Why white liberals need to figure out how to talk about race | KUOW News and Information

Why white liberals need to figure out how to talk about race

Jan 6, 2017

Why is race so hard to discuss? Ralina Joseph, founding director of the University of Washington’s Center for Communication, Difference, and Equity, talked about coded racial language, from Seattle liberals to Trump. This is a transcript from her interview, lightly edited for clarity.


Sometimes that code from liberals might be in a particularly so-called colorblind manner, where if you are trying to describe someone, you will trip over yourself to name everything except race. Even though this might be the only African-American person in the room; to name race would be somehow be racist.

Part of the problem is seeing race as such a problem that it cannot even be identified or named. On the other hand, we have the Trump campaign rolling out slogans such as “Make America great again.”

Donald Trump doesn’t use racially coded language. He uses racially explicit or race-baiting language. For example, when he talks about Mexicans being rapists and murderers; that is quite explicit. Then on the other hand, he can follow that up with talking about ending immigration and sending back illegal aliens — which again, that itself is barely coded.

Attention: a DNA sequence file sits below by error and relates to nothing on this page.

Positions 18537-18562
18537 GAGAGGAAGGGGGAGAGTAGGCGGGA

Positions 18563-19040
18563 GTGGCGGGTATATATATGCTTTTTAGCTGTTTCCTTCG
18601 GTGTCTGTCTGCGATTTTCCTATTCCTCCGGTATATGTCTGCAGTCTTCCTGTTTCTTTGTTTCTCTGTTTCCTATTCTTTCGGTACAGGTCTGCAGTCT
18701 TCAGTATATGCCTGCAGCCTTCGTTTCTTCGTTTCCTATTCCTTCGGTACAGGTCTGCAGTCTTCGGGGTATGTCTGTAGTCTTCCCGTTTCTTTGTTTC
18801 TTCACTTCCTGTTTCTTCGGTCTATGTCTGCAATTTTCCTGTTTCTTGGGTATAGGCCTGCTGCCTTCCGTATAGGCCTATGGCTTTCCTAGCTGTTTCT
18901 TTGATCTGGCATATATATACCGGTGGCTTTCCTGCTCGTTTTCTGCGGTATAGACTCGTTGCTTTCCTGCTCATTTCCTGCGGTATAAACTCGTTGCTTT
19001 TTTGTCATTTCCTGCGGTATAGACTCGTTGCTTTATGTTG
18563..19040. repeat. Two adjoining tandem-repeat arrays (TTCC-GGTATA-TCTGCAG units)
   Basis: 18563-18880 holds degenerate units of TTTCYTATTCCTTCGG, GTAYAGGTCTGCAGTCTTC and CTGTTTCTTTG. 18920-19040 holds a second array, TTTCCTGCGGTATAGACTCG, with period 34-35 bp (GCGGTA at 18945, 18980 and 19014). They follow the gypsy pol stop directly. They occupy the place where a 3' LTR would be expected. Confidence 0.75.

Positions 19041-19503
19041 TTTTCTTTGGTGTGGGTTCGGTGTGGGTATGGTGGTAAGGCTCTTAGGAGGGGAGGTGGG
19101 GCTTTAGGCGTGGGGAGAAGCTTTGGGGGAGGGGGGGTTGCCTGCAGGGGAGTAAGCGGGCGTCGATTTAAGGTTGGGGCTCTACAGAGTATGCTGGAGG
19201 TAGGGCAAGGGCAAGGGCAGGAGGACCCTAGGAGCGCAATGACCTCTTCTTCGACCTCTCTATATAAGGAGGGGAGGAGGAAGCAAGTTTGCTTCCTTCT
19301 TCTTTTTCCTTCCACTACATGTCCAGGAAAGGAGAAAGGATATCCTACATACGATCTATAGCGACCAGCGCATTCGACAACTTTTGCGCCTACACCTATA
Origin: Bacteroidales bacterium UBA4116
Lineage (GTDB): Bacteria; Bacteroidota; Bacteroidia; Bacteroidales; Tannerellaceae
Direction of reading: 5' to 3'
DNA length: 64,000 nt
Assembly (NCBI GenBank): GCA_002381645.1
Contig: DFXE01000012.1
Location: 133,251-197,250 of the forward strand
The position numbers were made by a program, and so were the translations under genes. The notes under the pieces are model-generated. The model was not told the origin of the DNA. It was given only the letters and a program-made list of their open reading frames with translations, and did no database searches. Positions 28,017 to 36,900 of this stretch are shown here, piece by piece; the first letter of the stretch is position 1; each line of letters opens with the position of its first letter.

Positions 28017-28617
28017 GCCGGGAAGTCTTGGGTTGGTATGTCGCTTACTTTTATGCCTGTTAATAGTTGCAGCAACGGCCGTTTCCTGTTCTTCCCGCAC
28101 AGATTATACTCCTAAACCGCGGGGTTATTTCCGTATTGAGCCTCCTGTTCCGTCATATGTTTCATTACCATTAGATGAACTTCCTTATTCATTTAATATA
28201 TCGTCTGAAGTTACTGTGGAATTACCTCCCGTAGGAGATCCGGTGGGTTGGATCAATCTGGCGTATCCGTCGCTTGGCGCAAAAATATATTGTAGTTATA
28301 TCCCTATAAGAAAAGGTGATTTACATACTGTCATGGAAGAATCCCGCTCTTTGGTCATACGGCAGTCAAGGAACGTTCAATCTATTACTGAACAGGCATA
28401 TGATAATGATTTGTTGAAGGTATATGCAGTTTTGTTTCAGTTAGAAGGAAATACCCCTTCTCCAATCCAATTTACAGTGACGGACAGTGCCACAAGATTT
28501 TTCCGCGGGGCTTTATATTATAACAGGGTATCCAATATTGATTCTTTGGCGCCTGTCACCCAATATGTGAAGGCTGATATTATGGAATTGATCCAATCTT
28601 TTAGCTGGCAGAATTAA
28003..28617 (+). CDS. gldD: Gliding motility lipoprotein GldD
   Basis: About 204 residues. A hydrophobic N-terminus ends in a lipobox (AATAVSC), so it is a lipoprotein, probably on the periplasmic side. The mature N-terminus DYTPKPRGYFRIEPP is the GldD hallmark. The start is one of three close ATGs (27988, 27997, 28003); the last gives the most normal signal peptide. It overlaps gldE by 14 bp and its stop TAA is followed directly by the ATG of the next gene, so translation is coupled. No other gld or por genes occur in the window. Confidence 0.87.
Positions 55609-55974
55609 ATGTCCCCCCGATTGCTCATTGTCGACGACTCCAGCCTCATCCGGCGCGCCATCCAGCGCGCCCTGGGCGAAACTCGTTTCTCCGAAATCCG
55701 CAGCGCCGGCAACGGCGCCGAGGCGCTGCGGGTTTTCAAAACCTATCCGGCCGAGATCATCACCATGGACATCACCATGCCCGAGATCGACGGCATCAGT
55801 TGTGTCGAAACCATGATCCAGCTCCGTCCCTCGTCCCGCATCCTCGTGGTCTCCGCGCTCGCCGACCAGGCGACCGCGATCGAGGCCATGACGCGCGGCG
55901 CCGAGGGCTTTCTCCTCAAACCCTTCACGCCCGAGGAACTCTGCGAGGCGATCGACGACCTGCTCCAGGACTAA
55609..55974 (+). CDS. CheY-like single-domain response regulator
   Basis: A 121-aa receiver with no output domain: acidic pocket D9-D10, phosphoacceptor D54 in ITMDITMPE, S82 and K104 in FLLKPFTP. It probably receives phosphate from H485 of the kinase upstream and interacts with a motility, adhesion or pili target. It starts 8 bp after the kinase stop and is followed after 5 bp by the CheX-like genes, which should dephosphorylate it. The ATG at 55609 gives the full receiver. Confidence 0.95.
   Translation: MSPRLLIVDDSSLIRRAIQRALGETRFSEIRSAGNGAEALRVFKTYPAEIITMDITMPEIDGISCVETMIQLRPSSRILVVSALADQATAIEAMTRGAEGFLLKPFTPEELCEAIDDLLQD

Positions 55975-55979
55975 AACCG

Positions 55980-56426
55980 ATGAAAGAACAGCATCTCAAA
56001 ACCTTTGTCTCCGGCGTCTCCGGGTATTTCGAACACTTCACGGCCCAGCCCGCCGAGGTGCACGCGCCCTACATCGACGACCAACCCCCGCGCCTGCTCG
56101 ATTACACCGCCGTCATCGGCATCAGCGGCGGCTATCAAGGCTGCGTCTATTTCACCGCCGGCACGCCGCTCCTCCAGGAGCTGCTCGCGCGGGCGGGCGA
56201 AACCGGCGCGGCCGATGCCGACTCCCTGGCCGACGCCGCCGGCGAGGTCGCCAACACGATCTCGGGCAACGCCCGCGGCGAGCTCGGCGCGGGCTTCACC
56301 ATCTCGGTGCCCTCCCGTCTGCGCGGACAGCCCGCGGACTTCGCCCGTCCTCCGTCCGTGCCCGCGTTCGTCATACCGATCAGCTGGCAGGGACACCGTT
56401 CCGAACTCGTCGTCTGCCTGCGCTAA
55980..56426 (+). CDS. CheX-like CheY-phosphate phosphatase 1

This combination of the two, having the explicit language and the coded language is really what helps to create this new dynamic form of Trump-era racism.

The danger of using racially coded language is that we don't name racism when it's operating. Because we're not able to name it, we're then not able to deal with it. We're not able to break it down; we're not able to attack it in the ways in which it needs to be attacked to create our solutions. We need to have some language identify precisely what it is.

I think for the most part, many of us do know when this is operating. People of color can see when race is being named in code.

I think white people need to open up to hear people of color's critiques. At this particular moment, people need to do more listening and asking, “How is what I'm saying racially coded?” And to step back and to hear that full answer and figure out how to change. And to understand when a person of color then identifies something as racially coded, you have to believe that our experience is true.

You can't then dismiss that as, “Well that's your opinion, or that's not what I meant.” We have to think about the true impact of those words and actions, even if they appear to be coded and benign to some people. If the impact on people of color is racism, then those words are racist and those actions are racist. 

Jamala Henderson can be reached at jhenderson@kuow.org. Katherine Banwell can be reached at kbanwell@kuow.org.